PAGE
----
In specific terms then, my suggestion, based on the San Antonio formula, means that—without announcing any conditions or time limit—we would “stop” the aerial and naval bombardment of North Vietnam, for the limited time necessary to determine whether Hanoi will negotiate in good faith; in my view this can best be determined by what actually happens during the talks rather than any advance verbal commitments of the kind we have been seeking.

There are, however, many things which my suggestion does not mean:

It does not mean we would refrain from bombing the main infiltration routes through Laos or within South Vietnam;
It does not mean we would cease or refrain from intensifying our bombing in the Khe Sanh area, the northernmost provinces of South Vietnam, and any other point in the South where VC/NVN troops are concentrated;
It does not mean we would discontinue naval bombardment south of the 17th parallel of Hanoi’s supply and infiltration operations by sea;
It does not mean we would be inhibited from rotation or normal augmentation of our own forces in the South during the bombing cessation or the subsequent talks—unless, of course, those talks resulted in an agreement concerning non-augmentation of forces;
It does not mean, finally, that we would be precluded from resuming the bombing if, in fact, North Vietnam were in bad faith to take military advantage of the bombing cessation.

In addition to and concurrently with the bombing cessation, I would urge that we pursue the following courses:

Go privately to the Soviets and the Bloc countries to enlist their strong support toward ensuring that, on the one hand, Hanoi does not [Page 393] take military advantage of the bombing cessation and, on the other, that Hanoi will promptly begin negotiations which will be fruitful. We would also be in a strong position, having followed Soviet and bloc advice on stopping the bombing, to urge that they use their supply leverage in support of a political settlement;
Enlist the support of others (e.g., France, India and other non-aligned countries) toward the same end;
Enlist similar support from the Pope and the Secretary General;
Attempt to obtain, at an appropriate time, the support of the Security Council for our diplomatic effort prior to any resumption of the bombing. Resort to the Council, timed so as not to undermine our other political initiatives, will additionally serve to satisfy Congressional and public opinion in favor of involving the United Nations and to minimize the difficulties which would be involved at any time bombing is resumed.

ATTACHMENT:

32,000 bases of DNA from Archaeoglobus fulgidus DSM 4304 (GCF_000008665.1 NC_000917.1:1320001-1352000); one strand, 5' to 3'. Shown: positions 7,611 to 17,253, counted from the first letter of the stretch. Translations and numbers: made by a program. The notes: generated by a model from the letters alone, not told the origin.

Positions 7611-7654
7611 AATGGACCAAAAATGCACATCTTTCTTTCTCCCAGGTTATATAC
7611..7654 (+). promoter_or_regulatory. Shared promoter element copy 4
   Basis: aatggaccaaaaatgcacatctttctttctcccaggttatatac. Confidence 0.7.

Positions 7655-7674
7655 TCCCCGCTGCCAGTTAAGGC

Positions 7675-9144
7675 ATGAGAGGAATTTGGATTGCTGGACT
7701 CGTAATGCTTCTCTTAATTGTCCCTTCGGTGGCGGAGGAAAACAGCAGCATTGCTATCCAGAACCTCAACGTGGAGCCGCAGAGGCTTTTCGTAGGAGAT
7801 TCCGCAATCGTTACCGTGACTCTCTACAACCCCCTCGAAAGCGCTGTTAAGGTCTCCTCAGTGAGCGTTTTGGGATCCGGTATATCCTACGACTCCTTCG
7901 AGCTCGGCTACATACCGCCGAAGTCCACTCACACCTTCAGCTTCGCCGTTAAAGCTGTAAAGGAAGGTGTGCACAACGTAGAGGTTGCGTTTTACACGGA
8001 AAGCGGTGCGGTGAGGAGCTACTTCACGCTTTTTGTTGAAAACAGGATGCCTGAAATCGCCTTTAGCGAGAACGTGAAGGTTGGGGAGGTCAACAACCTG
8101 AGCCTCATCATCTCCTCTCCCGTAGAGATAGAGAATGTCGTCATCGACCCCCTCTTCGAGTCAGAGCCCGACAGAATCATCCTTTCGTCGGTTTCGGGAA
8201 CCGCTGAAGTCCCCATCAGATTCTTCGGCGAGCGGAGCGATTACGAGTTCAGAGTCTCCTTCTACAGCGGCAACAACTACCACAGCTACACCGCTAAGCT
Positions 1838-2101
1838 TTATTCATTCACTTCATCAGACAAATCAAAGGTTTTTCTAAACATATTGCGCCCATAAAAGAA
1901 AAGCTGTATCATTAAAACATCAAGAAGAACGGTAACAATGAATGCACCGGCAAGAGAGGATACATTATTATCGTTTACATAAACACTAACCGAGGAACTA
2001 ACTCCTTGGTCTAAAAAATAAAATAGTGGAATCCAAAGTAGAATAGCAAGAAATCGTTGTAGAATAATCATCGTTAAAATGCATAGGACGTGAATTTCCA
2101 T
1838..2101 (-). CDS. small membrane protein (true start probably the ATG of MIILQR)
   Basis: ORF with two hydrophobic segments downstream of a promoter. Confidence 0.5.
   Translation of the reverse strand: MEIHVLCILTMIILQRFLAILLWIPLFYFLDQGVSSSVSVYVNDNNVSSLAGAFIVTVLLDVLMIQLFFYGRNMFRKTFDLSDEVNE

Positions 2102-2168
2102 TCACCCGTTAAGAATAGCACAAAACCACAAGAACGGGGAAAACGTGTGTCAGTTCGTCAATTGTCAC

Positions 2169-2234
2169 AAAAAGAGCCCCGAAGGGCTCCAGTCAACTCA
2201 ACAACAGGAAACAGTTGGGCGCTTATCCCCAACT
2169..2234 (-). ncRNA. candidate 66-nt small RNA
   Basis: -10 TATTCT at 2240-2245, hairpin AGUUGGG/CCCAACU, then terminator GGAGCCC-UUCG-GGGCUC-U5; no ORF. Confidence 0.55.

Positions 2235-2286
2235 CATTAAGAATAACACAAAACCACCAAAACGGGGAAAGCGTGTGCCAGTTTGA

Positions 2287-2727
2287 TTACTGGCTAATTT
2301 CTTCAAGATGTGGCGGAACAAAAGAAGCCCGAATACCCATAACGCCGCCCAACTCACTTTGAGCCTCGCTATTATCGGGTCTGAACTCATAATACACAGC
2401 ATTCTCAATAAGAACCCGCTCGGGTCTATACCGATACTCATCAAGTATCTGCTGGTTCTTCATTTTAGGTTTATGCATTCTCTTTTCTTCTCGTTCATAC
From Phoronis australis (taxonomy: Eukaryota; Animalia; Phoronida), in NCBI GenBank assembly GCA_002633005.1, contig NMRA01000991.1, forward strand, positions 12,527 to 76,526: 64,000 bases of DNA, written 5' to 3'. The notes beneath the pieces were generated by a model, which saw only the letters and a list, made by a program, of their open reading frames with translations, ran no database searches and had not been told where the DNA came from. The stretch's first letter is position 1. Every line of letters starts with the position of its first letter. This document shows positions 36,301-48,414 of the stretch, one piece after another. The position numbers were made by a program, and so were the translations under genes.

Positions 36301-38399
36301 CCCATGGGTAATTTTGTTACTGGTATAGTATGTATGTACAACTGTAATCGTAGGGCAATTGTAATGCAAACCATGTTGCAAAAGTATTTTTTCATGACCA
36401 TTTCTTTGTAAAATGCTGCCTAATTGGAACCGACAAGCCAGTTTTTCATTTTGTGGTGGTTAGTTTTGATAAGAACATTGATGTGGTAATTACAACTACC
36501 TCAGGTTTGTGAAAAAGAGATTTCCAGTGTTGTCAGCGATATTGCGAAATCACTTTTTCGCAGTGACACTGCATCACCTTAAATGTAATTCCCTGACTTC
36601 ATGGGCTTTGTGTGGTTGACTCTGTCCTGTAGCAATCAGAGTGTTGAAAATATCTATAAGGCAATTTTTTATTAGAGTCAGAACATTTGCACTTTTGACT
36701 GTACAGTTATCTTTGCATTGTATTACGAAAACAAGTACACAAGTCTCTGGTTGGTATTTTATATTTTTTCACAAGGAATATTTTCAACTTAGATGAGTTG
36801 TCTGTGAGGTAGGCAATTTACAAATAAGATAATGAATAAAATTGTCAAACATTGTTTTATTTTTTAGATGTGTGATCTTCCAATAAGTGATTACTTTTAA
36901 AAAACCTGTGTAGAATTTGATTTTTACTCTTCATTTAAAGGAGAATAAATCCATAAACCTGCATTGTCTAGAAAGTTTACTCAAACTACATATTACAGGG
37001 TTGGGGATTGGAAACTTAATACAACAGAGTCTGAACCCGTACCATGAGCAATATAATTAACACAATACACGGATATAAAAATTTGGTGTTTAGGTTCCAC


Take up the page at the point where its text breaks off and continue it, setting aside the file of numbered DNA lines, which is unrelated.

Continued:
I realize fully the course I am proposing would have repercussions and implications for the government in Saigon, particularly at this time. But a growing erosion of support by the American people for our present policies would have far greater repercussions and implications for that government.

In the Vietnam situation, like almost all potential negotiating situations, there can never be an ideal time for negotiations. If things are going well militarily, the natural inclination is to look upon negotiations as unnecessary. If, conversely, things are going badly militarily, the disposition is to look upon negotiations as disadvantageous. In light of our past experience in Vietnam, there will not be, in the foreseeable future, an ideal time for negotiations. Were we to decide upon a substantial military build-up, I see no reason to believe that our adversaries are incapable, given the support they are receiving, of stepping up their military response, rather than being forced within practical time limits into negotiations under circumstances more advantageous to us than the present.

My strong conviction about the need for a move toward negotiations now is based upon the considerations. No forseeable time will be better for negotiations than the present, and never has a serious move toward a political settlement been more necessary.

  1. Source: National Archives and Records Administration, RG 59, Central Files 1967–69, POL 27–14 VIET. Top Secret; Nodis. Received at 7:36 p.m. In telegram CAP 80671 to the President, March 16, Rostow transmitted the text of this telegram with the following introductory paragraph: “Herewith Goldberg proposes we go for a bombing cessation and a negotiation promptly. In my judgment, the right time will be a few months from now—assuming Westy and the GVN weather the winter-spring offensive in tolerably good shape.” (Johnson Library, National Security File, Country File, Vietnam, 6 C, 1961–1968, Peace Initiatives: General International Initiatives (Retrospective Accounts)) The notation “ps” on Rostow’s telegram indicates that the President saw it. The President was at the Ranch March 16–18.
  2. See footnote 2, Document 120.
  3. See footnote 5, Document 2.